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Kinetic 1/48 F-16I SUFA (Storm)

The F-16I nicknamed “Sufa” (Storm) is manufactured by “Lockheed Martin” and equipped with a “Pratt & Whitney” engine as well as advanced systems developed in Israel according to the IAF’s specifications by the country’s defense industries. Conformal Fuel Tanks (CFT) – These tanks are manufactured by the  “Israel Aircraft Industries”  and increase the aircraft’s amount of internal fuel by 50%. Their purpose is to significantly prolong the aircraft’s flight range and ability to remain in the air.

The tanks are installed the plane’s back and conform to it’s figure. AGP-68(V)X Radar – Synthetic aperture radar (SAR) enabling the tracking of ground targets day or night, at any type of weather.

The radar improves target-tracking performance and allows for automatic targeting instead of manual, thus saving valuable time. The radar also features improvements in the field of aerial targets including aquistion range and tracking quality.

Kinetic 1/48 F-16I SUFA

Let me start by saying that the Kinetic F-16I SUFA in 1/48th scale is one of the best model kits I have put together this year and probably it will for what’s left of it. This is my second Kinetic model kit after the 1/32 F-86 Sabre. I was impressed at the level of detail straight out of the box.

The kit included a small fret of photo etched parts and a brass pitot tube. Originally I wanted to build the 1/32 SUFA F-16I from Academy Models. But when I finally decided to take the plunge at my local hobby shop, the only one they had available was sold a few days earlier.

Opening the box reveals an exquisite amount of surface details, well laid out building instructions and a plethora of ordinance enough to dress a few more aircraft model kits. The weapons load is nicely done and crisply engineered with nice  zero flash to deal with.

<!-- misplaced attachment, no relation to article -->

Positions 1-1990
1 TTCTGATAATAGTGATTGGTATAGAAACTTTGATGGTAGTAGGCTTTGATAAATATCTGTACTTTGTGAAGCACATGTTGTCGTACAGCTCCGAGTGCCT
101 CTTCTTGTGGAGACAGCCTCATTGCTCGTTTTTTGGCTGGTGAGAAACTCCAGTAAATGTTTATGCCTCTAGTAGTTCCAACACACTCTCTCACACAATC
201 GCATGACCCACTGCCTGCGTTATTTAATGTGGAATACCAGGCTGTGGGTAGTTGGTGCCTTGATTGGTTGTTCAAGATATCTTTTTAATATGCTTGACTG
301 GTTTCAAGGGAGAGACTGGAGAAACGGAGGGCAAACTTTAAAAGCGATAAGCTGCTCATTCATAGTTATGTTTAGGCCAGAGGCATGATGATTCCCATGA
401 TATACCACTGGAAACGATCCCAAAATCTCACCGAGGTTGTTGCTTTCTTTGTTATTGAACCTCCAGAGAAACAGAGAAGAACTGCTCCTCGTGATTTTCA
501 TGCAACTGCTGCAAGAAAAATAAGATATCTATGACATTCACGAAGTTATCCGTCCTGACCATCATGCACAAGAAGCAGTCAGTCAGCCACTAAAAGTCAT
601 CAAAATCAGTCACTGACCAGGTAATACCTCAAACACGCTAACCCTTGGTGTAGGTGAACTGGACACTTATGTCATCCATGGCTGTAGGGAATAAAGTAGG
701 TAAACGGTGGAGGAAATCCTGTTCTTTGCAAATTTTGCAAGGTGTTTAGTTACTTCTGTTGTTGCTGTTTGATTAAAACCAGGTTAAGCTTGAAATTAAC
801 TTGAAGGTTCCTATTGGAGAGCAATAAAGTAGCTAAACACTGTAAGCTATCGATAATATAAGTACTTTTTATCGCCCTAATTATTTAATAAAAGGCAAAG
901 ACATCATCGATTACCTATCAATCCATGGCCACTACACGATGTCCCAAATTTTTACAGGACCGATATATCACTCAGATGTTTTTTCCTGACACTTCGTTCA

The decal instructions has a nice guide to use them on the right weapon. In my most sincere opinion, you don’t get a model kit with weapons, you actually get a set of weapons that happens to include a nice F-16 SUFA Fighter from Israel.

Painting the model

The kit lower and upper fuselage fit so well, that they were literally painted separate to save time in masking and Tamiya masking tape of course. The underside was painted with at hand Testors Model Master Acryl Light Ghost Gray.

The top was had a complete coat of Vallejo Pastel Green 109, Tamiya Flat Earth XF-52 and Tamiya XF-57 Buff. All colors were airbrushed free hand with my loyal AZTEK Double Action Airbrush A470.

After a coat of Acryl clear gloss coat, the decals (very nicely printed and thin) were put in place. Another coat of clear gloss was added selectively over the decals to protect them from the upcoming sludge wash with lamp black artist oils diluted with Testors Universal Enamel Thinner. Once the wash was done, a coat of Acryl Clear Flat Coat was added to seal the entire model.

As you can see on the pictures above, the only glitch I found with this kit was a big seam on top of the canopy from the molding injection process. I took care of it with a Squadron Extra Fine (Red) sanding stick with plenty of water. Once the line was removed, I used PlastX with cotton swabs to polish.

The Kinetic 1/48 F-16i SUFA is highly recommended!

George Collazo
George Collazo
George has been hosting review sites and blogging about toy collectibles, travel, digital photography and Nikon digital imaging since 1998. His first model kit build was a Testors 1/35 DODGE WC-54 in 1984.
  • Dale Hutchinson

    As I’ve mentioned to you before, this is a beautiful build. When I built this kit it turned into a Murphy’s Law kit to where I had problem after problem. But the problems were not with the kit itself, but mistakes and idios with the finish were just too frustrating, so the kit saw the hammer (One of three in my life). But your build inspired me to give it a go again, so I ordered a Sufa recently and will give it another attempt.

    • George

      You know Hutch, the biggest headache for me on this build was actually the camouflage pattern. Building it was a piece of cake considering the high parts count. I wanted this kit to be in 1/32 scale to palce it along side my 1/32 Tamiya F-16 CJ. But that day the store didn’t have it in stock and left with the 1/48th instead. Speaking of Tamiya’s F-16, I have to add it here. During the domain name transitions, lots of posts and images didn’t make it. I was moving from a forum format to a WordPress platform so stick around.

      • Dale Hutchinson

        Problem I had was the with the camo as well. For some reason the paint would not come out smooth no matter what I did. The surface was real rough and it had this thick dust-like texture on the top that could literally be wiped away by hand. This never happened to me before that build nor ever after that build. I guess it wasn’t meant to be.

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